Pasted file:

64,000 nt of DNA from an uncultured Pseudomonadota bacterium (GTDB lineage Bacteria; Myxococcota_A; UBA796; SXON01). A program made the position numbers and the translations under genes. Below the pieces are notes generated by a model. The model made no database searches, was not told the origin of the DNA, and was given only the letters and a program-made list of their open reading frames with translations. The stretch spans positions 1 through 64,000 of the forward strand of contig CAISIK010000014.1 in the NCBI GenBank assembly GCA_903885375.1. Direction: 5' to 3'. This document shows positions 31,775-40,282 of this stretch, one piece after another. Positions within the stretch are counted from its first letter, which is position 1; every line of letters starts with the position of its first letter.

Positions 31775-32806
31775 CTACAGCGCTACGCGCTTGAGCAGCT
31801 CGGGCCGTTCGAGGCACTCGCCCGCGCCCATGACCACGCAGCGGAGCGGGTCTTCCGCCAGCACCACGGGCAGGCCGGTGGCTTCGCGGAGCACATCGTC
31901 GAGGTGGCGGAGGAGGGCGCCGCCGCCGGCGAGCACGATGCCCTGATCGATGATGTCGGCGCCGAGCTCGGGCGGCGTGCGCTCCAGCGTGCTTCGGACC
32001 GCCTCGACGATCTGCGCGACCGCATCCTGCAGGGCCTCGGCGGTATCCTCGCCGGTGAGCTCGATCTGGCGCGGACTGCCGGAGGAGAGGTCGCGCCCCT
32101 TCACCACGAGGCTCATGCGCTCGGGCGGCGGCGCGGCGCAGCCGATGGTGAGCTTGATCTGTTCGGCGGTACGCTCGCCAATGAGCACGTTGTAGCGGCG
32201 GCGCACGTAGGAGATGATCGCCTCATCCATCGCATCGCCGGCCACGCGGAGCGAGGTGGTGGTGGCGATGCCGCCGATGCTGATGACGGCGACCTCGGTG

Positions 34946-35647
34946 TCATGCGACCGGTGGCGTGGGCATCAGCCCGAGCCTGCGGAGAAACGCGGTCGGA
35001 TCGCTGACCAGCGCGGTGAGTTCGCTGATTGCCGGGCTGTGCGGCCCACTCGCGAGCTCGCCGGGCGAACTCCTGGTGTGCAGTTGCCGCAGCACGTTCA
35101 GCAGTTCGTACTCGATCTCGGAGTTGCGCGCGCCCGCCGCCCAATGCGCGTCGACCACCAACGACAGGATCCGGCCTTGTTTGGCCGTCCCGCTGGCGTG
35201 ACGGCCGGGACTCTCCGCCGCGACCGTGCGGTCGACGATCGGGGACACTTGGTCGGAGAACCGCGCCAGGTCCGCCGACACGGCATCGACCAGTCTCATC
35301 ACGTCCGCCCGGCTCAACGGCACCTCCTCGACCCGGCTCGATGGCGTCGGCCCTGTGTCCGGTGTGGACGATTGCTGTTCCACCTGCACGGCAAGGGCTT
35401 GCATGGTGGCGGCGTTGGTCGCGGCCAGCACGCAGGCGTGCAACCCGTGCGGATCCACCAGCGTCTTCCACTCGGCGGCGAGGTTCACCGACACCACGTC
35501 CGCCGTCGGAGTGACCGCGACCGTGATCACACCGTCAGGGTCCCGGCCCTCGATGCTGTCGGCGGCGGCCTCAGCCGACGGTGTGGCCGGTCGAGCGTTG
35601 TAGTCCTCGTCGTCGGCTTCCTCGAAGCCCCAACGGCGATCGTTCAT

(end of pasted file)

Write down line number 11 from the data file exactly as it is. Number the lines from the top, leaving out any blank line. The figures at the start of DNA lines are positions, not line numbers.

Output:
35001 TCGCTGACCAGCGCGGTGAGTTCGCTGATTGCCGGGCTGTGCGGCCCACTCGCGAGCTCGCCGGGCGAACTCCTGGTGTGCAGTTGCCGCAGCACGTTCA